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I recently ran across this pattern(?) in our code and wondering how it is useful, if at all. We have a Spring app and a Flex front-end using BlazeDS. It was decided that we use interfaces on our DTOs, like so:

Java


public interface ISomeDTO {
       Integer setId();
       void getId(Integer i);
}

public class SomeDTO implements ISomeDTO
{
..
}


Actionscript


public interface ISomeDTO {
       var id:Integer;
}

public class SomeDTO implements ISomeDTO
{
..
}


What does an interface on a DTO gain you? These are lightweight objects with absolutely zero logic. DTOs make sense, interfaces make sense, but not together.

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2 Answers 2

up vote 3 down vote accepted

I don't see why interfaces and DTO's would not work together.

Consider a factory/assembler that creates domain objects from DTO's. You could configure the factory with strategies so that it is able to create specific implementations of a domain object based on the type of DTO it is given. The DTO would ideally be typed to an interface here. (This works in the opposite direction as well).

I'm not saying that you should put every DTO behind an interface, but just as with domain objects, there will certainly be cases where it is beneficial to do so.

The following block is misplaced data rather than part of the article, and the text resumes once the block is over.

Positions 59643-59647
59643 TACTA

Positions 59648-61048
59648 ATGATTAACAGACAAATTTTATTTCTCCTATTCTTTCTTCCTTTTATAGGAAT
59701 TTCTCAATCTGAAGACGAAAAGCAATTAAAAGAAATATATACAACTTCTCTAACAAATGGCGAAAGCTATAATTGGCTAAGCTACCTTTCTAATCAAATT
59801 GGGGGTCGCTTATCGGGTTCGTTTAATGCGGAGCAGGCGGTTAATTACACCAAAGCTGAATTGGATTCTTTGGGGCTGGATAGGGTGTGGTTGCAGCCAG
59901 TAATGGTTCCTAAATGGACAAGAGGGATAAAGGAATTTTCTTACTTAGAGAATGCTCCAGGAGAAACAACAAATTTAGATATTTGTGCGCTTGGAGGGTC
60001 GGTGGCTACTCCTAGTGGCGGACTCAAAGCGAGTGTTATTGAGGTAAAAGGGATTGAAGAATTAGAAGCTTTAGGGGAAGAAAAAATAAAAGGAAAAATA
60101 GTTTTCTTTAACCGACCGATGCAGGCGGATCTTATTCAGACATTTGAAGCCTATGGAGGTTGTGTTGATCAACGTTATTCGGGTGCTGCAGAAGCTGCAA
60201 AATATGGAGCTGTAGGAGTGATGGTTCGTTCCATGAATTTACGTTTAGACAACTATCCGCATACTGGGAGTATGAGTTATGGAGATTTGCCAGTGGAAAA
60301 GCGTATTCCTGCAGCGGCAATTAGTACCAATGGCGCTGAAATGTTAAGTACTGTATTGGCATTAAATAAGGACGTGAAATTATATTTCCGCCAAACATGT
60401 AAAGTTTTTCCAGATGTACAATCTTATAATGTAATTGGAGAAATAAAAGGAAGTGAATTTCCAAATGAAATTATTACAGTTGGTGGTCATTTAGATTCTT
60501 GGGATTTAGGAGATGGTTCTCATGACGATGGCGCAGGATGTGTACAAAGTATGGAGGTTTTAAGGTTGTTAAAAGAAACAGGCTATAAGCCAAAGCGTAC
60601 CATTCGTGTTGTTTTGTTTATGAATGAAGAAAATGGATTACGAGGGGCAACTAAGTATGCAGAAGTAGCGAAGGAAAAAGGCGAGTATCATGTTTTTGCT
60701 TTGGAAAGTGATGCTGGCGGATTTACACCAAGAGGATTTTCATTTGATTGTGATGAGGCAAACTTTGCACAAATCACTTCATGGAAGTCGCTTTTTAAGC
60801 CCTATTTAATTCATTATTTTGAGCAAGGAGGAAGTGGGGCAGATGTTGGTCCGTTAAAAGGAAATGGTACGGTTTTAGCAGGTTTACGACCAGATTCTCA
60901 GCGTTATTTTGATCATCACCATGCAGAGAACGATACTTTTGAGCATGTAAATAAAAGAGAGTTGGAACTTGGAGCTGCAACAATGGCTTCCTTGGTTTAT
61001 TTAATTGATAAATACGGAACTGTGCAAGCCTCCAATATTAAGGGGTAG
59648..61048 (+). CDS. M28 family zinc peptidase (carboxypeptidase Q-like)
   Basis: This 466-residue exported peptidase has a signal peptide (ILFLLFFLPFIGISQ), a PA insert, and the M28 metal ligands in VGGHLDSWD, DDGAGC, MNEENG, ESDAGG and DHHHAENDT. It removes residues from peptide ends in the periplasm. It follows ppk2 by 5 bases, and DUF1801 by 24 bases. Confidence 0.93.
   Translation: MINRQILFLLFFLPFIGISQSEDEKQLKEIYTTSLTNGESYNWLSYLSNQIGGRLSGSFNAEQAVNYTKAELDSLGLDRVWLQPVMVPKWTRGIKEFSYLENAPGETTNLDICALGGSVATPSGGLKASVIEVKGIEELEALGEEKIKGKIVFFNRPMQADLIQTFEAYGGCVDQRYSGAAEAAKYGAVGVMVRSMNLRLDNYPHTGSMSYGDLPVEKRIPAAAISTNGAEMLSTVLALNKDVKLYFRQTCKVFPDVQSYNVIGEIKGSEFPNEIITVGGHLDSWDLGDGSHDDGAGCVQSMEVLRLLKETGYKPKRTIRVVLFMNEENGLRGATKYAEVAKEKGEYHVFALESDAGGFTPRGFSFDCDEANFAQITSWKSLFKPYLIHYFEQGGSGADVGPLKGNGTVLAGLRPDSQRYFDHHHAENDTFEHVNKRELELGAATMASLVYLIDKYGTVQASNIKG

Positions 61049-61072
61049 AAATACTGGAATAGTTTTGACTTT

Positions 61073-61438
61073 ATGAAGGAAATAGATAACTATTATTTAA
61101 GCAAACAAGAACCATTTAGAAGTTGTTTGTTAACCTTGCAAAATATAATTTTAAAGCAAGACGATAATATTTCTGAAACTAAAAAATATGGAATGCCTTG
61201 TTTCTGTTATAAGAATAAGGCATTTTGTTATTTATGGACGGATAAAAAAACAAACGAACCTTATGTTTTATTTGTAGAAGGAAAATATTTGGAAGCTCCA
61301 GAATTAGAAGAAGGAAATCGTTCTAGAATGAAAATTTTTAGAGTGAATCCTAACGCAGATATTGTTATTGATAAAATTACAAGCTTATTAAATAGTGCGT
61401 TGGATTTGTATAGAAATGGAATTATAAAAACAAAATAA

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1  
They do in your case and I can see why that would be beneficial. This is standard in our application for no apparent reason (to me at least). My thought is to use an interface when you need it, not just because. –  unscene Jan 24 '10 at 0:33

In a transaction based environment DTOs are used to split your database entities from the underlying db session.

These sessions are normally unavailable and most entities are made up of proxies which lazily load member collections. So if you were to access a collection property on a proxied entity the proxy loads the collection at this point in time, wether there exists a database transaction or not. So an access of an entity member could spawn a fault when there is no active transaction.

Exactly this happens when you forward your entities to the view, which tries to access a member. Since transaction handling is normally defined in the service layer, there is no active transaction in the view/controller.

To circumnavigate this problem there are different approaches:

  • Keep the Session open through e.g. a Filter mechanism (Spring's OpenSessionInViewFilter), though strictly speaking this is an anti-pattern
  • let your DAOs return a Data Transfer Objects filled with the needed members already initialized

hope this helped.

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1  
Sure I understand those points. But why an interface on a DTO it makes no sense to me? The usage of DTOs are not unfamiliar just the inclusion of an interface here. –  unscene Jan 22 '10 at 2:53
    
oh sry completely misread the questions. late and all. i dont get why one would use an interface here either, makes no sense to me :/ –  fasseg Jan 22 '10 at 2:56
    
At least I'm not the only one :P Thank you though for that answer. Well crafted. –  unscene Jan 22 '10 at 2:59
    
@unscene - Then vote up and/or accept as answer :) –  willcodejavaforfood Jan 22 '10 at 11:51

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